Thursday, May 16, 2013


Last Saturday morning on my way to West Bend, Wisconsin, to check out the newly reopened Museum of Wisconsin Art, I passed a small woods northwest of Saukville.  The evergreen woods were dark but were bordered by a row of smaller deciduous trees that were just starting to leaf out and that were being highlighted by the morning sun against the dark background of the evergreen woods.  I drove on about a mile before deciding that I should turn around and get a few shots while I had favorable light.  When I got back to the woods I realized that I could not shoot the line of deciduous trees straight on because of an intervening chain link fence.  I wound up taking only a few shots.

Not too bad, actually.  The first shot had some symmetry, but I decided that a tree with multiple dead branches shown on the right in the second shot could be important to an interesting overall composition.  However, it bothered me that the second shot had cut off a small deciduous tree on the far right.

I decided to return on the next sunny morning to see if I could improve on these.  Not so easy.  Here is the only shot that seemed to work, sort of.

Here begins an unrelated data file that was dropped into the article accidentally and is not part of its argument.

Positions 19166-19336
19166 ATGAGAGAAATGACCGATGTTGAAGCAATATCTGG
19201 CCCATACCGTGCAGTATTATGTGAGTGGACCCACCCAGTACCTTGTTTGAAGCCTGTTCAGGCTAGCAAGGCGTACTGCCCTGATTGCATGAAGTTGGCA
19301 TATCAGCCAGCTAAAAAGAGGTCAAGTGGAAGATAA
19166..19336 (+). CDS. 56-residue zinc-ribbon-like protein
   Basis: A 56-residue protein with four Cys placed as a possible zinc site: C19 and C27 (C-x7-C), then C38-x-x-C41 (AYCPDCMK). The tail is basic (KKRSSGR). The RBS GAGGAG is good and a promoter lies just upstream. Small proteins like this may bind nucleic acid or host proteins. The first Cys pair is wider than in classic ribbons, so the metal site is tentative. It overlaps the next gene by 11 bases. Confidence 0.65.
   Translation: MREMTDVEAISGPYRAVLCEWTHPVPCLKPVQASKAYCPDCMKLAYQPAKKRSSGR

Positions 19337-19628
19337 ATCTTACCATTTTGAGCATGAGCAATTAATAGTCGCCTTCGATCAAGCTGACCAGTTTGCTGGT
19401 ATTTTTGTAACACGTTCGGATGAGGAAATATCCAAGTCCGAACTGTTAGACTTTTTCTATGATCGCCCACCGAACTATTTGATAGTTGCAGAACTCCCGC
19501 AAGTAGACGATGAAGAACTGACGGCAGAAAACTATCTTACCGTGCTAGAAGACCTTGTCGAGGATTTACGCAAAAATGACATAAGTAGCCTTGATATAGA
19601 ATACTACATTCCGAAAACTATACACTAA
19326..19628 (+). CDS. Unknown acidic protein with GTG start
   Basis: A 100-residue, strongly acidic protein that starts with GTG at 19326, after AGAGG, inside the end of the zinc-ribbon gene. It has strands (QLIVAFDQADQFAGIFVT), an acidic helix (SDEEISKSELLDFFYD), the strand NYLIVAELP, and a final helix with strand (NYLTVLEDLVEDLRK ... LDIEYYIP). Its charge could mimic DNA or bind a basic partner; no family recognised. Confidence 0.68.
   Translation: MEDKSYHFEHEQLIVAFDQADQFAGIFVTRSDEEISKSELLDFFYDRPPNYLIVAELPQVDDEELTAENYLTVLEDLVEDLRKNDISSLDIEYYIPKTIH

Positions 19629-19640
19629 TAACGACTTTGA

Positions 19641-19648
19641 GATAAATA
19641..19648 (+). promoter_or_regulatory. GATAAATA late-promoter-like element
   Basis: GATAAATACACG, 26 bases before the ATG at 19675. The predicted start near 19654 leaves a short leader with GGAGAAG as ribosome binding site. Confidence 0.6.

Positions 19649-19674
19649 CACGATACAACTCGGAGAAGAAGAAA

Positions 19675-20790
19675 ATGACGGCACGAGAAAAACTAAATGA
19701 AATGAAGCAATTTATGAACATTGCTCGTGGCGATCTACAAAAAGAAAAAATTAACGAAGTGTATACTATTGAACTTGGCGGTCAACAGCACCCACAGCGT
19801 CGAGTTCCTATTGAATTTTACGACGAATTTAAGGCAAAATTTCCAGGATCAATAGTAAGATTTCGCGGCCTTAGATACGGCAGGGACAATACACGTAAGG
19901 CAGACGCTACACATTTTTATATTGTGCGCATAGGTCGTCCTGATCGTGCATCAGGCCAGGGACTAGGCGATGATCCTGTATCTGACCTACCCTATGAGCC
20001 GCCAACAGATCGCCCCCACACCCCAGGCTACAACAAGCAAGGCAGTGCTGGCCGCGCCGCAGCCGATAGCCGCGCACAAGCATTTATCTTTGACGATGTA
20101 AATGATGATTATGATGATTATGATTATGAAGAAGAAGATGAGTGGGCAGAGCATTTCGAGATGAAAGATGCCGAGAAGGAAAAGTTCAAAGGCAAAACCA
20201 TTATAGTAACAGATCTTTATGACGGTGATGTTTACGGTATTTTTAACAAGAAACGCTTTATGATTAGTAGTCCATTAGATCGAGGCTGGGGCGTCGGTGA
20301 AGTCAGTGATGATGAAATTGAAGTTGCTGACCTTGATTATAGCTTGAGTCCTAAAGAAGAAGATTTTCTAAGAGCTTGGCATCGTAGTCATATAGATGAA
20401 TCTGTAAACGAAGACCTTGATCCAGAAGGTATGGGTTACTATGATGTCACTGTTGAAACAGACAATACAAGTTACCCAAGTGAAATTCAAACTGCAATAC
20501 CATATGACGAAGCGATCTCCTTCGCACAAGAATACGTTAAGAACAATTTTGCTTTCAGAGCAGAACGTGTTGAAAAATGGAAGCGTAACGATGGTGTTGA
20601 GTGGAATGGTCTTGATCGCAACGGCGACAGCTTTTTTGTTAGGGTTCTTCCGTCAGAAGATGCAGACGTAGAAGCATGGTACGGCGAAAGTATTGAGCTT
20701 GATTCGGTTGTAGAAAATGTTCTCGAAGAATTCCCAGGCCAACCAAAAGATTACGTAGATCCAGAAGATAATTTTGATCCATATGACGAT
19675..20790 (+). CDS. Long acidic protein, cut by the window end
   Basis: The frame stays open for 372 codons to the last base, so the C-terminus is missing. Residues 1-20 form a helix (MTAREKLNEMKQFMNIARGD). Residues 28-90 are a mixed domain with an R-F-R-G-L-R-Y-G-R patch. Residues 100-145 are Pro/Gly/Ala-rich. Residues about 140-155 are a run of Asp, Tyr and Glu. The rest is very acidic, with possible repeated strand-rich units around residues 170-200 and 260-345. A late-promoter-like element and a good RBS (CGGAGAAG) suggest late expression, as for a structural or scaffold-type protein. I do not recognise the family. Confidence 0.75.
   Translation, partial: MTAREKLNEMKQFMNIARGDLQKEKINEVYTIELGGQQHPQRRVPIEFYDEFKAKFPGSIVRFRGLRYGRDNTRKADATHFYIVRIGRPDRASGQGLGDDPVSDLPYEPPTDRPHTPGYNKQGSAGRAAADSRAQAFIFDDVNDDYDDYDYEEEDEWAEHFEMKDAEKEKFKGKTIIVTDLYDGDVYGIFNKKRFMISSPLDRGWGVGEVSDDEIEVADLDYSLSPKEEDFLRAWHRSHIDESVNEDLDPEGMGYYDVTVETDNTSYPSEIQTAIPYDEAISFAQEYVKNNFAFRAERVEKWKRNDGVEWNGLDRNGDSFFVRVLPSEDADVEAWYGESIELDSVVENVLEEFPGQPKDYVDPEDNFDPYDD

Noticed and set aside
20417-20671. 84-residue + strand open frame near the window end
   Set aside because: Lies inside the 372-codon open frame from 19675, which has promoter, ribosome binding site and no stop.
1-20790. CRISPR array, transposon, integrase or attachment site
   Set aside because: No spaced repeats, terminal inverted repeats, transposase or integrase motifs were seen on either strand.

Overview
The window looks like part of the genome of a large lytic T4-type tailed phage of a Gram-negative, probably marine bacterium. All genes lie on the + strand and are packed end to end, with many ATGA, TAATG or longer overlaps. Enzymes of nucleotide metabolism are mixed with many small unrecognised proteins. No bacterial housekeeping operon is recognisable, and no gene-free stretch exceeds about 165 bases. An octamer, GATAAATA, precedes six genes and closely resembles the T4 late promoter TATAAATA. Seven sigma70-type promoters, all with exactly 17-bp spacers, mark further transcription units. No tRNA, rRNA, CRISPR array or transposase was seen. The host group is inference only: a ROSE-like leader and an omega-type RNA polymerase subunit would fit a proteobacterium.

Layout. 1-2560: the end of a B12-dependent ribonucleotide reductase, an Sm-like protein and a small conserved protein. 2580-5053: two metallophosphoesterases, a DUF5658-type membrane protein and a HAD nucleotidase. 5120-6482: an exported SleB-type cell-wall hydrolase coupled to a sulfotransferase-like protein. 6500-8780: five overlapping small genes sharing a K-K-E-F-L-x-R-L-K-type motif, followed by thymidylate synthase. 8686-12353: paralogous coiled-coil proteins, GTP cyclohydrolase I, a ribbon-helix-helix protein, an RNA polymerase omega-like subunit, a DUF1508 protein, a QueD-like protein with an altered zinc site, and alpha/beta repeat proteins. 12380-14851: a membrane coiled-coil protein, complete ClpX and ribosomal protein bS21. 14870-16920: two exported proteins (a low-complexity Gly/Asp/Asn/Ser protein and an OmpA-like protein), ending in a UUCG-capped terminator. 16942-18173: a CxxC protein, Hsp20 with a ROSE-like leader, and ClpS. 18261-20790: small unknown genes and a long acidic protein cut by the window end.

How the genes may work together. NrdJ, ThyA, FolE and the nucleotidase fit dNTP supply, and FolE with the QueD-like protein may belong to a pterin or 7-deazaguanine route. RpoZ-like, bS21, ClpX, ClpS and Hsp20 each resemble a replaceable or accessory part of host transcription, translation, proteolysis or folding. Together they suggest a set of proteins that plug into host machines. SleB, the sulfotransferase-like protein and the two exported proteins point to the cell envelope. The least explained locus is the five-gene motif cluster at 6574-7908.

This time I caught the dead tree as well as all of the small deciduous sapling that was cut off in the prior shot.  Looks pretty cluttered, though.

What struck me, however, was that the background was quite dark, and I decided to turn this shot into a high-contrast B&W.

Better, I think.  Now the focus is on the contrast between the the trees that were lit by the morning sun and the dark of the woods behind.  So I decided to go back to the prior two shots and see how they worked as B&Ws.

All in all, I thought these shots worked quite well as B&Ws and better than their color counterparts, particularly this last shot because the background appears very dark, giving them the feel of film negatives.


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